There’s no question as to why she would be a finalist for the 2012 Really Good Education Blog Award. If you haven’t been to The Corner On Character, check it out!  Thank you, Barbara, for sharing all of those nuggets of inspiration on your blog!

Stick around!  You can follow Savvy School Counselor with free email updates.  You may leave any comments here or visit my contact page to email me directly.  As always, I’d love to hear from you.  Connect with me!

Third Time’s The Charm

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What puzzle are school counselors always trying to solve?Check out Savvy School Counselor to print a copy of the schedule form!

Trying to create a schedule for your school counseling program can be like playing musical chairs. You keep going around and around and can sometimes be left standing without an effective method.  I’ve been there, but this past school year I decided to try something new.  You know what?  It finally worked for me!  Could it work for you too?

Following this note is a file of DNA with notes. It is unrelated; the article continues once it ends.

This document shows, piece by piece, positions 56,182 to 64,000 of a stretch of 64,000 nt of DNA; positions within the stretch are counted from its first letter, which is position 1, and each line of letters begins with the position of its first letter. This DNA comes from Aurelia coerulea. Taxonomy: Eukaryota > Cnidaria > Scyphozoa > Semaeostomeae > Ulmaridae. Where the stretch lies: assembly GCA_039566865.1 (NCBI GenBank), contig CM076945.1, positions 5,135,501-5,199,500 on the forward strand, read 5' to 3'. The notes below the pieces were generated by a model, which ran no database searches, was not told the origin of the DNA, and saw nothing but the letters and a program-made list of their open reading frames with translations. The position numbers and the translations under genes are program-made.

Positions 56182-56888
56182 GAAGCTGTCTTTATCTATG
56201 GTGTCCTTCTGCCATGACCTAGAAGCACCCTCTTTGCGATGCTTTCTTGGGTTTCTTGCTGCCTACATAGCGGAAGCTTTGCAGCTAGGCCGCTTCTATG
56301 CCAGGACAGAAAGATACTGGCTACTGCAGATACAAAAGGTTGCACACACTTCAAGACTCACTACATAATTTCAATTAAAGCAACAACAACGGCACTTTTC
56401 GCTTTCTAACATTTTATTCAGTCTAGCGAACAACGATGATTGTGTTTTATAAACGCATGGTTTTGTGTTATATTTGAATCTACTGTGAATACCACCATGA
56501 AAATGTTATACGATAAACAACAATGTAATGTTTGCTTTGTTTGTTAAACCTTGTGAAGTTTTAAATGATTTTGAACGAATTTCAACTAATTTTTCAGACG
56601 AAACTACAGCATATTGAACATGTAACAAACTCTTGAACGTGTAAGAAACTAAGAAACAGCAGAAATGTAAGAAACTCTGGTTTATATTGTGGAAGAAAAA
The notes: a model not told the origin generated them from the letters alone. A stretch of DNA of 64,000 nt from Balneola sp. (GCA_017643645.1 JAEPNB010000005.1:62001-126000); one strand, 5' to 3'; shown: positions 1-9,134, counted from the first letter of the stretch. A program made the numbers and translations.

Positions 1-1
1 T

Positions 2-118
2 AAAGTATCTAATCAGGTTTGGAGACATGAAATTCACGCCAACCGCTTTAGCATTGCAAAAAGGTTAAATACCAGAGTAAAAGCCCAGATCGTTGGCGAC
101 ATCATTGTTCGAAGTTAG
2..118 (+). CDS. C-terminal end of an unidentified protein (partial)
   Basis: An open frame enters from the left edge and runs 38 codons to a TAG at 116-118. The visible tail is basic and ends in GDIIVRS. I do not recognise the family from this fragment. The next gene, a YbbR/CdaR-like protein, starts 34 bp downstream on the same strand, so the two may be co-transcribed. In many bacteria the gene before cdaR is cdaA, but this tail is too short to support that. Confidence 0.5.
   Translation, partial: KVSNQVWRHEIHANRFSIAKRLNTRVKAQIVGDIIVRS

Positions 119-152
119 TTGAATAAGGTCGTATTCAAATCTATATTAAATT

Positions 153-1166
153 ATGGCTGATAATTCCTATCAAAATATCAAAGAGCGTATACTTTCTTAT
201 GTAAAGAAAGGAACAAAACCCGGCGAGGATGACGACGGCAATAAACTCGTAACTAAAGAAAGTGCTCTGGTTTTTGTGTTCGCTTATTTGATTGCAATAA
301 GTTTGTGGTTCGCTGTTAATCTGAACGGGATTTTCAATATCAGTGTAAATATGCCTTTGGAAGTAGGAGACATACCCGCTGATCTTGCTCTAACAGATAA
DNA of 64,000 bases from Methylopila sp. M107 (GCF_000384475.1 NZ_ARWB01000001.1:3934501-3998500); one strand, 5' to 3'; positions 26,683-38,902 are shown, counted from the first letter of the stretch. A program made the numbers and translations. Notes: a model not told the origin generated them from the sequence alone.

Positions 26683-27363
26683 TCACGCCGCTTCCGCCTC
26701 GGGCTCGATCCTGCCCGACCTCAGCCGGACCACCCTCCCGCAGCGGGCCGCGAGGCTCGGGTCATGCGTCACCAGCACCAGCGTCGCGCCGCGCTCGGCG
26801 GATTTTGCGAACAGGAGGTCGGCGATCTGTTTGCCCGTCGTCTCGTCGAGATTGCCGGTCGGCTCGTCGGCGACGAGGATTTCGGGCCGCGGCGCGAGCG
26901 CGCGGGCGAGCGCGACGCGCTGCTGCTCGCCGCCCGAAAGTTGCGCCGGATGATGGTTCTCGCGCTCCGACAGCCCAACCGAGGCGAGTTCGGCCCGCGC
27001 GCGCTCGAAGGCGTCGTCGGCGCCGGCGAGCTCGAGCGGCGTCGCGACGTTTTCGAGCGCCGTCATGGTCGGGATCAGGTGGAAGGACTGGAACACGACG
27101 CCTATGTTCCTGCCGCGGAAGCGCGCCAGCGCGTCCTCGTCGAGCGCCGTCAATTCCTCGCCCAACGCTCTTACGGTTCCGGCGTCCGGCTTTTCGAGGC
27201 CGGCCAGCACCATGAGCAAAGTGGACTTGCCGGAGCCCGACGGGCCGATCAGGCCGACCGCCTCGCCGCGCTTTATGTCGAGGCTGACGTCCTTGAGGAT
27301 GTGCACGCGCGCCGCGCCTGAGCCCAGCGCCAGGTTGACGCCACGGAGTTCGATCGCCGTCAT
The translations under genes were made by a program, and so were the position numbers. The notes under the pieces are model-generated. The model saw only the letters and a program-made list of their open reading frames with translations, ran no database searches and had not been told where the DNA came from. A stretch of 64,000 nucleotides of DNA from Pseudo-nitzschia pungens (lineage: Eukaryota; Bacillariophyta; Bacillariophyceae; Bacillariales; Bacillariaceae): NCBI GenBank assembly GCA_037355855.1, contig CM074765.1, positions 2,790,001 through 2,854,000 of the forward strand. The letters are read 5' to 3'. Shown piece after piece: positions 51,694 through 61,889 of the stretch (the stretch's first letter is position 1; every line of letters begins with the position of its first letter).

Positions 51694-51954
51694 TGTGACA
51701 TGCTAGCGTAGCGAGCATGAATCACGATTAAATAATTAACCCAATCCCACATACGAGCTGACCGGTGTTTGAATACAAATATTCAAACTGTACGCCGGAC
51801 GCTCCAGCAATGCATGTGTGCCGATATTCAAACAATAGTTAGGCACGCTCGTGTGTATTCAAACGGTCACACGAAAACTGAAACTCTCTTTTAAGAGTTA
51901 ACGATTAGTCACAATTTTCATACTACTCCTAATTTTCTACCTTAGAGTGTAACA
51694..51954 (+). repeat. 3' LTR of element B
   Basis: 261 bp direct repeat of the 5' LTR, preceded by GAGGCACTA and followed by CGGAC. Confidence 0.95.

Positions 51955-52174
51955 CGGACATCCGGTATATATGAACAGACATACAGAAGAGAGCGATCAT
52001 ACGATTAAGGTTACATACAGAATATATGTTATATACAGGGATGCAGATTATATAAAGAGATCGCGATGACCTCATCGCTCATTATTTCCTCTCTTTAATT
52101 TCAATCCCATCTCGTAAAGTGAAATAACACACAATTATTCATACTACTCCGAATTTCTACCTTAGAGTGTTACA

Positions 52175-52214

I have attempted to solve the “scheduling puzzle” for a long time now.  Here’s how it began:

The Sign up Calendar

During the first three years in my school counseling program, I used this method to schedule guidance.  It was what I heard most counselors did, so I did it too.  I created a schedule for the week with rows and columns and the times of the day from 8:30 to 4:30 down the left side.  I would fill in the spaces where I had a duty or time set aside for groups or individual counseling.  I would then post it outside my office, email the teachers to let them know it was there, and wait for everyone to make their way to my office to sign up for guidance.

Pros:  Hang it up and wait!  Look at the schedule each day and see who’s signed up for the day and go teach guidance!

Cons Hmmm… Mrs. Second and Mr. Fifth haven’t signed up yet.

Me– ”Mrs. Second, when would you like for me to visit your classroom for guidance?”

Mrs. Second– “Oh, I’ve been meaning to come by your office to sign up before I leave in the afternoons, but I keep forgetting.”

Bottom line:  I’m waiting and busy teachers are trying to take care of everything else on their plates.

Additionally, sometimes four or five teachers would sign up for the same day!  It just didn’t work for me and made me feel overwhelmed.  After a couple of years, I decided I needed to create a different method for scheduling guidance.

Grade level Specific Form With Assigned Week